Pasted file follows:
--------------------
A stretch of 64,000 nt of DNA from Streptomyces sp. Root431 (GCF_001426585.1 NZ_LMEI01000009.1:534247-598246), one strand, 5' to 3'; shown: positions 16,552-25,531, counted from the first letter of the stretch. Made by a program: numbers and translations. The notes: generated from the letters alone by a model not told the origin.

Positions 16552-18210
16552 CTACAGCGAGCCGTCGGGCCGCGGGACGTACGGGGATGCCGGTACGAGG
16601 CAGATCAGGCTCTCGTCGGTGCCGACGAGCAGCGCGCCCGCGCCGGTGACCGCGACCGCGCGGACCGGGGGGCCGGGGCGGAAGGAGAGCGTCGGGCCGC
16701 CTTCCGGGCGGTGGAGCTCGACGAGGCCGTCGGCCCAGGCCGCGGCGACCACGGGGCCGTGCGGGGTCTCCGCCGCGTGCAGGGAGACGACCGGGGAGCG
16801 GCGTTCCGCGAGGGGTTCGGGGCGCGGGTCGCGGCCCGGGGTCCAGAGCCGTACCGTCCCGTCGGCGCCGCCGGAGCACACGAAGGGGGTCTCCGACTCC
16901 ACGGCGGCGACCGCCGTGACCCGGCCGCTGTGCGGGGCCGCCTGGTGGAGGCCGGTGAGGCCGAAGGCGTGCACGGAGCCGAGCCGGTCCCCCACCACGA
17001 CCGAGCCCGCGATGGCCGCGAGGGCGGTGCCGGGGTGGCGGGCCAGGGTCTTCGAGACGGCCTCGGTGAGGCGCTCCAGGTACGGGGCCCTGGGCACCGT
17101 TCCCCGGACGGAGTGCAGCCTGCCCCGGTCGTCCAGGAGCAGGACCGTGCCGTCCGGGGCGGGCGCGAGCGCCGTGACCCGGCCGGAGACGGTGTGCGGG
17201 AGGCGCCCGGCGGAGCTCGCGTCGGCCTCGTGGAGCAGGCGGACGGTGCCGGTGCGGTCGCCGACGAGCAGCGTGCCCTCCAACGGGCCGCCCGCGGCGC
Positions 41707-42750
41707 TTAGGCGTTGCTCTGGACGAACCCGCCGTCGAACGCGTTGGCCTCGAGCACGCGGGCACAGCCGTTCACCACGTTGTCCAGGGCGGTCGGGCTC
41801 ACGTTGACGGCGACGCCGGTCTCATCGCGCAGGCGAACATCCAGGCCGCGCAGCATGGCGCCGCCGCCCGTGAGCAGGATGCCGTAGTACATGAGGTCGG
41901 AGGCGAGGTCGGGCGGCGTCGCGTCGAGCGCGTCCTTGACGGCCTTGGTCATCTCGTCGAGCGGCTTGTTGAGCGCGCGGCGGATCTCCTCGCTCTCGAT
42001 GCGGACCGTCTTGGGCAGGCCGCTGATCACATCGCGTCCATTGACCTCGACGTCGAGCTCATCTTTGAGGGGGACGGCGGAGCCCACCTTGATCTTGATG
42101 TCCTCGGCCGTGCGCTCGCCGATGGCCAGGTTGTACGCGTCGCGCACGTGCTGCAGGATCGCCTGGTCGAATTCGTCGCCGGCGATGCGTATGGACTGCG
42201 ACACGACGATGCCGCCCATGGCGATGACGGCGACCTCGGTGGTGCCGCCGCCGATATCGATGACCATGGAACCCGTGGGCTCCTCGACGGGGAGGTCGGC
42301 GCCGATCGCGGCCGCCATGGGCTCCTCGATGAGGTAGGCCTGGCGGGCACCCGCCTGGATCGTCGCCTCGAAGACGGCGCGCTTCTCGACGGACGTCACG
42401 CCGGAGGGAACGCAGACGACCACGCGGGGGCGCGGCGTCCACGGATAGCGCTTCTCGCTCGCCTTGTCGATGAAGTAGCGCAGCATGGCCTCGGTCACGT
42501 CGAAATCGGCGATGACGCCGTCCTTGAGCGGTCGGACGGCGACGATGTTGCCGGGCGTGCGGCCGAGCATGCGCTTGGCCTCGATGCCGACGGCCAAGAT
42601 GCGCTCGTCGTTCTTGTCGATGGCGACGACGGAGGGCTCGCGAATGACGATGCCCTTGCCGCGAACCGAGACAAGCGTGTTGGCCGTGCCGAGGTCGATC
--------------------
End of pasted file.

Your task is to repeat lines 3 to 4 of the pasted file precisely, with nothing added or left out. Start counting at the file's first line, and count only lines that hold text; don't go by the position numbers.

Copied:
16552 CTACAGCGAGCCGTCGGGCCGCGGGACGTACGGGGATGCCGGTACGAGG
16601 CAGATCAGGCTCTCGTCGGTGCCGACGAGCAGCGCGCCCGCGCCGGTGACCGCGACCGCGCGGACCGGGGGGCCGGGGCGGAAGGAGAGCGTCGGGCCGC